In 1974, having lost in the finals of the nationals to Stanaway for the second year in a row, Turner thought he would hang it up. Reasoning that he had had a lot of great matches, a lot of laughs and a fairytale year in 1972, and that he was, after all, 46 years old, he figured it was time to yield to the young bulls. What he failed to figure on was a weight lifter and arm wrestler from Nashua, N.H., by the name of Ralph Raymond, a New England Frenchman who invited him up right after the "retirement" and told him, "Al, you got too much in the heart and too much in the arm to let it go. You've never even trained, for God's sake! Nature, she can only do so much. You come to my gym a couple times a month and we train. Next year we get that Stanaway."
And next year they did. Since 1974, when Turner began to train with Raymond and regained his national championship, no one within 75 pounds of his body weight has put him down, if you except a controversial decision last year in the finals of the World Professional Armwrestling Championships in Houston, when Bob Howell, a powerful young player from Reno, got the jump on Turner by making his move before the referee had called "go." The ref didn't call it, and Turner was so far down before he began to pull that, strong as he was, he couldn't make it back.
Just how strong is this 5'11�", 205-pound, 50-year-old man? Well, he can hold himself steady for 15 seconds in a halfway position in a chin-up, with 75 pounds tied to his waist, using only one hand. With four years of concentrated weight training added to his natural gifts, no one in the sport, not even the super-heavies of 242 pounds and more, can handle the poundages he can in the specialized exercises—one-arm curls, wrist curls, table curls—favored by arm wrestlers. These days, although he often runs five miles a day and handles quite a bit of lumber at the yard, most of his exercise is done in the attic over the second-story walkup apartment where he lives with Barbara, his wife of 29 years. He goes up to the attic, which is lit by a single bulb on a long cord, at least four evenings a week and tackles a two-hour session of arm, wrist and hand work with dumbbells and pulleys and leverage devices that would sore up an orangutan.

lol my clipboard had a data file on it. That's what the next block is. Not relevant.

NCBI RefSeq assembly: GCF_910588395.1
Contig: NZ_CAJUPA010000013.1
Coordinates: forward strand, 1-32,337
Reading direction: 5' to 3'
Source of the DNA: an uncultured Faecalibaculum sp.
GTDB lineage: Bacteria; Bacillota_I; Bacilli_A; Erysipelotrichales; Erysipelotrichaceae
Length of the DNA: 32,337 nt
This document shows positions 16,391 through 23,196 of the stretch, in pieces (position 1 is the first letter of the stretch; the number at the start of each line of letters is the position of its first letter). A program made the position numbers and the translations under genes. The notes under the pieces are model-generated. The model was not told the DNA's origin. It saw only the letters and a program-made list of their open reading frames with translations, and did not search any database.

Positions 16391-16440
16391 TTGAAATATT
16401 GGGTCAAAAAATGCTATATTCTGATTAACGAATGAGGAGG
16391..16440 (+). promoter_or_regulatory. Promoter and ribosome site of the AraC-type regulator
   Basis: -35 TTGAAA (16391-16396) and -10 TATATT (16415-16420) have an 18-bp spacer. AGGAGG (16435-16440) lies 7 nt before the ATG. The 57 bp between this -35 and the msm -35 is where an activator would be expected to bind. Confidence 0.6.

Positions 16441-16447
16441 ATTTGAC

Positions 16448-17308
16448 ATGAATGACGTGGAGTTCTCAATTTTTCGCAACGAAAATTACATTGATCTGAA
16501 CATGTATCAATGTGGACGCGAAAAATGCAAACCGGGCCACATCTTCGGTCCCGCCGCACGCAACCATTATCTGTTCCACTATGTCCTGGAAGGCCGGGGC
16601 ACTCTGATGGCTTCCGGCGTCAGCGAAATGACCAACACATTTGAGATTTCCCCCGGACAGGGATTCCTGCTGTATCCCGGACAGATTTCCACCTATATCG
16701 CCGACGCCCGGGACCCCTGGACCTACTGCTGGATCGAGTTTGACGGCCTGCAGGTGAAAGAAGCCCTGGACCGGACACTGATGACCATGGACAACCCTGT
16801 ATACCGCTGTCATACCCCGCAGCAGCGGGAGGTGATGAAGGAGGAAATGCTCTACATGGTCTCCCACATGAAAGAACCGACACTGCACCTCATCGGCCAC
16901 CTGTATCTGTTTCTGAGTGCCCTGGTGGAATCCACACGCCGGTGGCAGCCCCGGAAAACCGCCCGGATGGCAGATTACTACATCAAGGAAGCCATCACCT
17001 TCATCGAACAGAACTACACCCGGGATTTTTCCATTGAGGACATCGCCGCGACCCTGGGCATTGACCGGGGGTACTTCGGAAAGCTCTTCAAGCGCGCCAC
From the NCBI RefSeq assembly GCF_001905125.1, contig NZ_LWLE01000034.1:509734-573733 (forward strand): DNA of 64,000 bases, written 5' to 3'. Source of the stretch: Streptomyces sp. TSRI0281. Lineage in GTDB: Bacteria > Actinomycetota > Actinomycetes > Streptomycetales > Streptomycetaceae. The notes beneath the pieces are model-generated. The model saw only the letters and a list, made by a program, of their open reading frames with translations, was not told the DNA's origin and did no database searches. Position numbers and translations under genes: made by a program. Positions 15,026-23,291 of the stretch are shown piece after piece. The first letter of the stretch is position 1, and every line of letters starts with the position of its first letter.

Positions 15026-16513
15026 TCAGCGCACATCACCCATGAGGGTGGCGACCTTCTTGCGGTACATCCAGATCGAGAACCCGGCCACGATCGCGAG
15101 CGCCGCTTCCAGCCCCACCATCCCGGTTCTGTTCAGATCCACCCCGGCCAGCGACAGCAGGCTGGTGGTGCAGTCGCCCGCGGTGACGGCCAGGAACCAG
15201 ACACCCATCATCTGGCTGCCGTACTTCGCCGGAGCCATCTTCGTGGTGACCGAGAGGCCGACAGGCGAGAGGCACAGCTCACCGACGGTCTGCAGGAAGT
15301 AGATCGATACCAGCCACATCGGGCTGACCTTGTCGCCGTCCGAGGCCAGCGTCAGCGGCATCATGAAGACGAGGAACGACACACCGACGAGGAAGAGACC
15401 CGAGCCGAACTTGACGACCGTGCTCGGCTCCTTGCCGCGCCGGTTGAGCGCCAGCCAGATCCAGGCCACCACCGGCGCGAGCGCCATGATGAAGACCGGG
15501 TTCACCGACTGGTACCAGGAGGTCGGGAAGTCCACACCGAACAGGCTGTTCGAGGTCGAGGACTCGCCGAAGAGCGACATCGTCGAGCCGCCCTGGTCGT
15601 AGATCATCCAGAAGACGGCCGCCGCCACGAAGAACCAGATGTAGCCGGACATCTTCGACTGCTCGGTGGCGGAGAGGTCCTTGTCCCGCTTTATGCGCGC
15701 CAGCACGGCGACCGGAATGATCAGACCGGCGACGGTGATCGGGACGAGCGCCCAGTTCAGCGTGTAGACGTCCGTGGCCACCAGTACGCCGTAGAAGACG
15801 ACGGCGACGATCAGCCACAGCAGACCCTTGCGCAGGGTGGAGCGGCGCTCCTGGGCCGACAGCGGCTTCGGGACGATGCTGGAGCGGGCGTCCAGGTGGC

But his most important workouts come once every two weeks when either he and Barbara drive up to Nashua or Ralph Raymond and his wife drive down to Brockton. In a corner of the Turners' neat dining room, in a place of honor surrounded by 50 or 60 arm-wrestling trophies, is a framed statement, given to Turner by Raymond. "What a disgrace it is," the plaque reads, "for a man to grow old without ever seeing the beauty and strength of which his body is capable."
And so, every second Saturday, they stand side by side and read that statement (Raymond has one, too) and then they put a case of beer in a cooler and disappear into their gym, reappearing three or four hours later after having pushed, pulled, yanked and twisted on the weights, after having pushed, pulled, yanked and twisted on each other, and after, of course, having drunk every last beer in the cooler. "I love those Saturdays," Turner says, in that wonderful boxer's voice, "We don't drink fast, but we drink steady. It keeps us loose, prevents injuries. We have to be careful. Ralph's 49, you know."